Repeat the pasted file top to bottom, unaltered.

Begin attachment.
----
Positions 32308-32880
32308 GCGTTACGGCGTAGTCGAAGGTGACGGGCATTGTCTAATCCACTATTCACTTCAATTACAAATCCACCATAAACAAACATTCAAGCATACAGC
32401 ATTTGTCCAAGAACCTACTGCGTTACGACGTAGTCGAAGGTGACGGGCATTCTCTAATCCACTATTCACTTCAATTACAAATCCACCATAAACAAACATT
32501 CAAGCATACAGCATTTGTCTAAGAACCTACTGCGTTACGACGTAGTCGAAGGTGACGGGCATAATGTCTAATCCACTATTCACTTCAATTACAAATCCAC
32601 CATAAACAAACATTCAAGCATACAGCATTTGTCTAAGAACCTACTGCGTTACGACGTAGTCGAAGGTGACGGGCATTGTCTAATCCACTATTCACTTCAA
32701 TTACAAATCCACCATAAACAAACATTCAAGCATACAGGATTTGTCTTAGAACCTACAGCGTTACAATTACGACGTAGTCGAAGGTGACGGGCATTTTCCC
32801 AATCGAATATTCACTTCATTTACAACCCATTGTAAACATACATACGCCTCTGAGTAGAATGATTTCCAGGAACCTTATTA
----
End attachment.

Positions 32308-32880
32308 GCGTTACGGCGTAGTCGAAGGTGACGGGCATTGTCTAATCCACTATTCACTTCAATTACAAATCCACCATAAACAAACATTCAAGCATACAGC
32401 ATTTGTCCAAGAACCTACTGCGTTACGACGTAGTCGAAGGTGACGGGCATTCTCTAATCCACTATTCACTTCAATTACAAATCCACCATAAACAAACATT
32501 CAAGCATACAGCATTTGTCTAAGAACCTACTGCGTTACGACGTAGTCGAAGGTGACGGGCATAATGTCTAATCCACTATTCACTTCAATTACAAATCCAC
32601 CATAAACAAACATTCAAGCATACAGCATTTGTCTAAGAACCTACTGCGTTACGACGTAGTCGAAGGTGACGGGCATTGTCTAATCCACTATTCACTTCAA
32701 TTACAAATCCACCATAAACAAACATTCAAGCATACAGGATTTGTCTTAGAACCTACAGCGTTACAATTACGACGTAGTCGAAGGTGACGGGCATTTTCCC
32801 AATCGAATATTCACTTCATTTACAACCCATTGTAAACATACATACGCCTCTGAGTAGAATGATTTCCAGGAACCTTATTA